The home security device that’s always listening

For Airbnb hosts who want
to keep tabs on their homes, a full
home security system might be
overkill. They’re expensive, and live
cameras and motion detectors
invade guests’ privacy. So how do
they make sure guests keep the
volume down, aren’t smoking inside
and don’t ransack their home?
A new device called Point combines
microphones with environmental
sensors to detect anything out of the
ordinary in your home while you are
away. A broken window while you’re
at work, the sound of your teenagers
throwing a raging party, Grandad
sneaking an unauthorized after-
dinner cigar.
“They want to have peace of mind
and know that everything is fine, but
they don’t want or need full security
systems,” said Nils Mattisson, co-
founder of Form Devices, the start-up
that makes Point.
Small, round and plastic, Point looks
like a traditional smoke alarm
crossed with a speaker. Sounds are
matched with data from the other
sensors to figure out what might
have happened — a loud crash
followed by a drop in temperature
might mean a window was broken. It
hears when an existing smoke
detector goes off and sends an alert,
though it’s not certified as an
official smoke detector on its own.
It has a microphone that can detect
sounds outside that the human ear
could pick up. Environmental sensors
pick up temperature; the particle
sensor can tell what’s in the air.
When Point detects any notable
changes, it sends an alert to the
owner’s smartphone. The mobile app
also shows a timeline of all events,
so someone can quickly scroll
through the day to see when people
were in the home. All the
computation takes place on the
device; there is no live-streaming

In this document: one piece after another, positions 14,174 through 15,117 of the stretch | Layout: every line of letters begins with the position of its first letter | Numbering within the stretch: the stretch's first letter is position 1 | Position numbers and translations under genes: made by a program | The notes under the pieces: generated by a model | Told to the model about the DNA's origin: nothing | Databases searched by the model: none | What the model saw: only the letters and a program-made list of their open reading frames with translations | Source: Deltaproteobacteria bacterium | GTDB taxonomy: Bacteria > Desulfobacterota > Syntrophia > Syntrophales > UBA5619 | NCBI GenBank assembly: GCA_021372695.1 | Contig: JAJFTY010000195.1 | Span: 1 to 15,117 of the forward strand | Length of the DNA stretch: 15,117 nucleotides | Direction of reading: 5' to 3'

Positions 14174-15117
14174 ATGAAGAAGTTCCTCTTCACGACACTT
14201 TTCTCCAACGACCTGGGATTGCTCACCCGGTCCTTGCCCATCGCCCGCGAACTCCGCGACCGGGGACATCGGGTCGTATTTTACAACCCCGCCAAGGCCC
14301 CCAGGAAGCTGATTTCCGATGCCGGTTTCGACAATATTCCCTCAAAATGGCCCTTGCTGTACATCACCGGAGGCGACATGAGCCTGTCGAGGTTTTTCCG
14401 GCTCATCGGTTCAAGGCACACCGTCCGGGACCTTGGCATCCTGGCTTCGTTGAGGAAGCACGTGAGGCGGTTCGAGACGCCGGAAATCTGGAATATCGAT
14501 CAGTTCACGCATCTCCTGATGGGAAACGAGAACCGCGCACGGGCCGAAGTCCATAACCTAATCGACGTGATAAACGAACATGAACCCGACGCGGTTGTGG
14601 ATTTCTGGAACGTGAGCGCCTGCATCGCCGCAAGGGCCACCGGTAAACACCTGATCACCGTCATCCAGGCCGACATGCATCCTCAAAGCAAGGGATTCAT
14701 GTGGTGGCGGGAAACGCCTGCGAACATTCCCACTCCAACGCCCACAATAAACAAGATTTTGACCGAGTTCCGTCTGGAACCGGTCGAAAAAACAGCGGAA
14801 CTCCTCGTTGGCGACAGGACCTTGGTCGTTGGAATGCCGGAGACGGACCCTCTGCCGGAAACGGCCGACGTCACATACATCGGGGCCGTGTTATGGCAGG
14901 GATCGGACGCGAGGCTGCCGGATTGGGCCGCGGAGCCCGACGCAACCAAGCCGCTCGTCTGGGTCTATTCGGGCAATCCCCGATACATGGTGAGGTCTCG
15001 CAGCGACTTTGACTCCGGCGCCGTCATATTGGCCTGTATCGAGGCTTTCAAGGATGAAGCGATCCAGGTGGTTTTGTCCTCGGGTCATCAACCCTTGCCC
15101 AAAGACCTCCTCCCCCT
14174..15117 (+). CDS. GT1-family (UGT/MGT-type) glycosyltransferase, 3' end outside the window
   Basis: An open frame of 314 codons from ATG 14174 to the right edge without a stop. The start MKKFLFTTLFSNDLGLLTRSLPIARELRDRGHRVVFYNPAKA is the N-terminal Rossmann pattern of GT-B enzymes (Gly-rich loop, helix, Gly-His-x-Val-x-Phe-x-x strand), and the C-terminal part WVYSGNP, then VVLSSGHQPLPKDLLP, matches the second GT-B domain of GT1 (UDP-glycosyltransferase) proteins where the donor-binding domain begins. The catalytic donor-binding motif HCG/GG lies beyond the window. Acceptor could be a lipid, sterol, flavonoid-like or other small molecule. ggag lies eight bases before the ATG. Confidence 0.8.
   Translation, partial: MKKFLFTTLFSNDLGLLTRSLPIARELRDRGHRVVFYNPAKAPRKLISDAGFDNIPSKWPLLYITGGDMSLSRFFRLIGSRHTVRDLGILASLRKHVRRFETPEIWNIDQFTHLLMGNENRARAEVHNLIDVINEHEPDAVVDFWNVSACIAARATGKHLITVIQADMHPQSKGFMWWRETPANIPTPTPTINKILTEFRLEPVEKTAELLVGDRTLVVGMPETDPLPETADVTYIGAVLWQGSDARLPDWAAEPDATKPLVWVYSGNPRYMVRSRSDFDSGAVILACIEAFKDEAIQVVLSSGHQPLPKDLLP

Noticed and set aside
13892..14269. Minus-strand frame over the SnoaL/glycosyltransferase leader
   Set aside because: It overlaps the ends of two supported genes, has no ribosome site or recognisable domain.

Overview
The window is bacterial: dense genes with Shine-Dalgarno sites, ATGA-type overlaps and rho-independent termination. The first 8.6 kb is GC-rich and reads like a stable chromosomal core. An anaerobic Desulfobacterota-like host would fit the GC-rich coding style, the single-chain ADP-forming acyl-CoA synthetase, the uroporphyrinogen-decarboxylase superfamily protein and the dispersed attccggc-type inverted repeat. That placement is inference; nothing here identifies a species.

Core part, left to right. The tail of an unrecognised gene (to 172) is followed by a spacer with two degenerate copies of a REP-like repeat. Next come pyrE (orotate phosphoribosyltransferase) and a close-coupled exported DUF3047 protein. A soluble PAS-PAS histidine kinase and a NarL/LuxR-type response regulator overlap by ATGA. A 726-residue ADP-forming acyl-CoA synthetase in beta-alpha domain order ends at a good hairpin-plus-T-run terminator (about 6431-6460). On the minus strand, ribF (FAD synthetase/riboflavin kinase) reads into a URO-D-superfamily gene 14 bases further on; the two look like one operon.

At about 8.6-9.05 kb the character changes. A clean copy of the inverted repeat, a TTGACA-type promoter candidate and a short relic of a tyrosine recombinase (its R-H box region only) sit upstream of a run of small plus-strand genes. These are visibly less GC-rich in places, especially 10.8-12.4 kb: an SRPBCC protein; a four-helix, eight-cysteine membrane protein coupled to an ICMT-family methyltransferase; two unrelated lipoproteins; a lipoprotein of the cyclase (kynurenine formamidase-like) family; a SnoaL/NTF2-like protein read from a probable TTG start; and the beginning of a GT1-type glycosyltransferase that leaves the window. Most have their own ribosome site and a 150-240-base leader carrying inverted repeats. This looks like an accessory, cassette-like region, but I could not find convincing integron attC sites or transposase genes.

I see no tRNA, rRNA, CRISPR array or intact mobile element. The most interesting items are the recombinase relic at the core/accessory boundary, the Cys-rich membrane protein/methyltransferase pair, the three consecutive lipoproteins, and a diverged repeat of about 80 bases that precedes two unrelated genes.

audio, no way to eavesdrop on your
home and no overwhelming amount
of data to sort through.
Mattisson worked in the Exploratory
Design Group at Apple for seven
years, where he helped build
prototypes for early, experimental
product ideas. He left the company
last year to start Form with co-
founders Marcus Ljungblad, Fredrik
Ahlberg and Martin Lööf.
Together, they wanted to create a
new genre of smart-home device. The
original idea started with Airbnb
hosts, but it’s for anyone who wants
a lightweight security option for
their home or office. It’s meant for
anyone who doesn’t need a complex
security system, or who isn’t
comfortable with images from inside
their home being stored on the
Internet-connected cameras like
Dropbox are a popular alternative to
full security systems, but images and
videos stored in the cloud can be
vulnerable to hackers. For example, a
Russian website is hosting hacked
streams of strangers’ video cameras.
Point doesn’t store audio
information, processing it all directly
on the device.
Form has raised $150,000 on
Kickstarter and is working with a
manufacturer in China on the first
production run, though it has tested
early prototype devices. Early next
year, the Finland-based company will
ship the device to its first pilot
customer, a management company
that rents offices for short periods.
Form hopes to test it with a hotel
soon after that, and make it
available to consumers by next
Tech companies including Apple and
Google, and traditional home stores
like Lowe’s and Home Depot, are all
pushing smart-home products as the
next big thing. Mattisson saw that
big companies were taking existing
products like thermostats and
refrigerators and adding Internet.
“We felt there was a need for
something that was simple,” said
Mattisson. “And we don’t have to
make products that are in the same
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The home security
device that’s
always listening
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Point is a new kind of home
security gadget that listens
constantly for unusual
It can pick up a window
breaking or loud talking and
send an alert to a
Co-founder Nils Mattisson
spent 7 years in Apple’s
Exploratory Design Group



Form Devices co-founders Nils
Mattisson and Marcus Ljungblad
holding their home security listening
device, Point.


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